In the Bull Exsurge Domine Pope Leo X condemned the positions of Martin Luther and others:
For we can scarcely express, from distress and grief of mind, what has reached our ears for some time by the report of reliable men and general rumor; alas, we have even seen with our eyes and read the many diverse errors. Some of these have already been condemned by councils and the constitutions of our predecessors, and expressly contain even the heresy of the Greeks and Bohemians. Other errors are either heretical, false, scandalous, or offensive to pious ears, as seductive of simple minds, originating with false exponents of the faith who in their proud curiosity yearn for the world’s glory, and contrary to the Apostle’s teaching, wish to be wiser than they should be. Their talkativeness, unsupported by the authority of the Scriptures, as Jerome says, would not win credence unless they appeared to support their perverse doctrine even with divine testimonies however badly interpreted. From their sight fear of God has now passed.
After the list of condemned positions, he says:
No one of sound mind is ignorant how destructive, pernicious, scandalous, and seductive to pious and simple minds these various errors are, how opposed they are to all charity and reverence for the holy Roman Church who is the mother of all the faithful and teacher of the faith; how destructive they are of the vigor of ecclesiastical discipline, namely obedience. This virtue is the font and origin of all virtues and without it anyone is readily convicted of being unfaithful.
Therefore we, in this above enumeration, important as it is, wish to proceed with great care as is proper, and to cut off the advance of this plague and cancerous disease so it will not spread any further in the Lord’s field as harmful thornbushes. We have therefore held a careful inquiry, scrutiny, discussion, strict examination, and mature deliberation with each of the brothers, the eminent cardinals of the holy Roman Church, as well as the priors and ministers general of the religious orders, besides many other professors and masters skilled in sacred theology and in civil and canon law. We have found that these errors or theses are not Catholic, as mentioned above, and are not to be taught, as such; but rather are against the doctrine and tradition of the Catholic Church, and against the true interpretation of the sacred Scriptures received from the Church. Now Augustine maintained that her authority had to be accepted so completely that he stated he would not have believed the Gospel unless the authority of the Catholic Church had vouched for it. For, according to these errors, or any one or several of them, it clearly follows that the Church which is guided by the Holy Spirit is in error and has always erred. This is against what Christ at his ascension promised to his disciples (as is read in the holy Gospel of Matthew): “I will be with you to the consummation of the world”; it is against the determinations of the holy Fathers, or the express ordinances and canons of the councils and the supreme pontiffs. Failure to comply with these canons, according to the testimony of Cyprian, will be the fuel and cause of all heresy and schism.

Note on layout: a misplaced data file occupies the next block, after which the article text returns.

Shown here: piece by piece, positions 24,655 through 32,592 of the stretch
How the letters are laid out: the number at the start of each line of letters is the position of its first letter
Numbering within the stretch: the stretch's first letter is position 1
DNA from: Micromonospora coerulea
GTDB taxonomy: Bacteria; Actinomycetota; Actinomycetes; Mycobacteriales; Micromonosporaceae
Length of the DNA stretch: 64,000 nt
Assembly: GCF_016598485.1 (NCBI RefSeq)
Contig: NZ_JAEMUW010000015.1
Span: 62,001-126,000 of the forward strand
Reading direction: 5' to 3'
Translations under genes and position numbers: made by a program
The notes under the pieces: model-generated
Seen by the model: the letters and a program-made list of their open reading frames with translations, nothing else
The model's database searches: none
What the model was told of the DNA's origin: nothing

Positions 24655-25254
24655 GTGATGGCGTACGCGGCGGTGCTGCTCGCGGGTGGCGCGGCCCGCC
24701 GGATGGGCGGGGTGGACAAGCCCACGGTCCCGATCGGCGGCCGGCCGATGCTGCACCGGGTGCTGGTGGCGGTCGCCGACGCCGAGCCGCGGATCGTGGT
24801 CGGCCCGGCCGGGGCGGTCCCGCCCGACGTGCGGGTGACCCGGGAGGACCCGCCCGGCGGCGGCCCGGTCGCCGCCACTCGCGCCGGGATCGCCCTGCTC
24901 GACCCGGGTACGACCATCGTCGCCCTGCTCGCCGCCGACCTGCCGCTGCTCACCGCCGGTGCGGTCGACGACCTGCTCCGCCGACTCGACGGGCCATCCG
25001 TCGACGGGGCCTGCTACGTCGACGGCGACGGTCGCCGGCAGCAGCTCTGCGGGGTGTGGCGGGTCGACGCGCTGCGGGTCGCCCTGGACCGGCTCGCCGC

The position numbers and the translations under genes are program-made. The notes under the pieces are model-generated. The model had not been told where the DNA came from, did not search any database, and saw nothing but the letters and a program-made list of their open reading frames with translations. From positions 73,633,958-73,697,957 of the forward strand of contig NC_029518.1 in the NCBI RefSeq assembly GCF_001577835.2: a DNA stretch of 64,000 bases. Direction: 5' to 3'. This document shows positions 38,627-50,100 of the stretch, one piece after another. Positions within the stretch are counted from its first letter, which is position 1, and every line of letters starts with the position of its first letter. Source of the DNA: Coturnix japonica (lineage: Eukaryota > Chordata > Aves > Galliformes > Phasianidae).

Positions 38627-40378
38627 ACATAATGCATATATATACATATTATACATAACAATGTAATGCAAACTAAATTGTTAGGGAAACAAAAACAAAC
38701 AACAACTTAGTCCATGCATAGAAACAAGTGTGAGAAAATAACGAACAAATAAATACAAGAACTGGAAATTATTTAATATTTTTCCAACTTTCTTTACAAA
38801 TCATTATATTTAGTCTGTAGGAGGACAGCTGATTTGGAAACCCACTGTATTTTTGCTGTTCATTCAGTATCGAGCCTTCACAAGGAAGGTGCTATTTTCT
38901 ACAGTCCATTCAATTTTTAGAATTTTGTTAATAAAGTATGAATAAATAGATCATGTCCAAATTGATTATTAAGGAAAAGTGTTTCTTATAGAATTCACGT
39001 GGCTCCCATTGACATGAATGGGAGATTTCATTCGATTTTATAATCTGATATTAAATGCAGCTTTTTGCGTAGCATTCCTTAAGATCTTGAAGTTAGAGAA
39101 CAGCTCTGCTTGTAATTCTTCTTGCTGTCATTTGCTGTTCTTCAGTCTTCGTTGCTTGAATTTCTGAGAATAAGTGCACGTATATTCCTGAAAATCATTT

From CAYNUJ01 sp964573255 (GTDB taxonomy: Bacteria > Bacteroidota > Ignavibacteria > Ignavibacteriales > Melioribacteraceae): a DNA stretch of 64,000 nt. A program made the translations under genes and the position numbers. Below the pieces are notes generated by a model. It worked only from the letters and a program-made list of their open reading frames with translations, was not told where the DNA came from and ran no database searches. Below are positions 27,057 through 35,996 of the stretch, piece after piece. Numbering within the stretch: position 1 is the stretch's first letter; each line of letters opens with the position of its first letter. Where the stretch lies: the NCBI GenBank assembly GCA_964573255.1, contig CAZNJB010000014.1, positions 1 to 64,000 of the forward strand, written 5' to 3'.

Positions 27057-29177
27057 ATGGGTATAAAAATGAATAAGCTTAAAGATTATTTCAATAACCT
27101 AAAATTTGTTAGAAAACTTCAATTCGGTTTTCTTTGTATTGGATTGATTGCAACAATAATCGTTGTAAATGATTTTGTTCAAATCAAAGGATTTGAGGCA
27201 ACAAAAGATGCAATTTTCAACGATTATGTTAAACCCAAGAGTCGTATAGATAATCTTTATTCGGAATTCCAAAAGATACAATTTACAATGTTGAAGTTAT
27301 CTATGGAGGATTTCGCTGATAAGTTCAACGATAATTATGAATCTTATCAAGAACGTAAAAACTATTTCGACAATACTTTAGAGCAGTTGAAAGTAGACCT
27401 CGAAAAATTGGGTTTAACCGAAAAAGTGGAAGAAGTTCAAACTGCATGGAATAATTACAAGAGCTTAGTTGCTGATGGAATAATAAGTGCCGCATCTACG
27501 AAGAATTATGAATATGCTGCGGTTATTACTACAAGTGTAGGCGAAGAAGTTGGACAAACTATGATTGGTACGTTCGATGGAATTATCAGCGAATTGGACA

With the advice and consent of these our venerable brothers, with mature deliberation on each and every one of the above theses, and by the authority of almighty God, the blessed Apostles Peter and Paul, and our own authority, we condemn, reprobate, and reject completely each of these theses or errors as either heretical, scandalous, false, offensive to pious ears or seductive of simple minds, and against Catholic truth.
The list of condemned positions contains this: “33. That heretics be burned is against the will of the Spirit.”
Several things should be noted about this. In one way, the Catholic understanding is that the will of God is always fulfilled, and in this sense one would say that if a heretic was burned in fact, then it must have been the will of God. But the proposition is not about the will of God in this sense. The proposition in question is basically that it is wrong to burn heretics, and Leo X intended to condemn this proposition.
Second, the condemnation does not say which labels apply to which propositions, and some of the labels do not absolutely imply that a statement is false. A statement could be scandalous, offensive to pious ears, and seductive of simple minds, but still be true. In such a case the prohibition would be for the sake of practical motives, much as we suggested was mostly the case of the early opinions of the Pontifical Biblical Commission.
The Pope also says, “For, according to these errors, or any one or several of them, it clearly follows that the Church which is guided by the Holy Spirit is in error and has always erred.” If one takes this statement strictly, together with what follows, he would be asserting that it is completely necessary to hold the opposite of each of the condemned statements, or else to abandon the Church. However, there is some tension here with the previous fact about the labels; if he meant this strictly, then he could have condemned them all as heretical or as implying heresy, but he did not. In this sense, it is probably not necessary to interpret this statement as committing the Church absolutely to the statement that it is moral to burn heretics. Nonetheless, the condemnation strongly suggests that Pope Leo X both believed this and wanted others to believe it.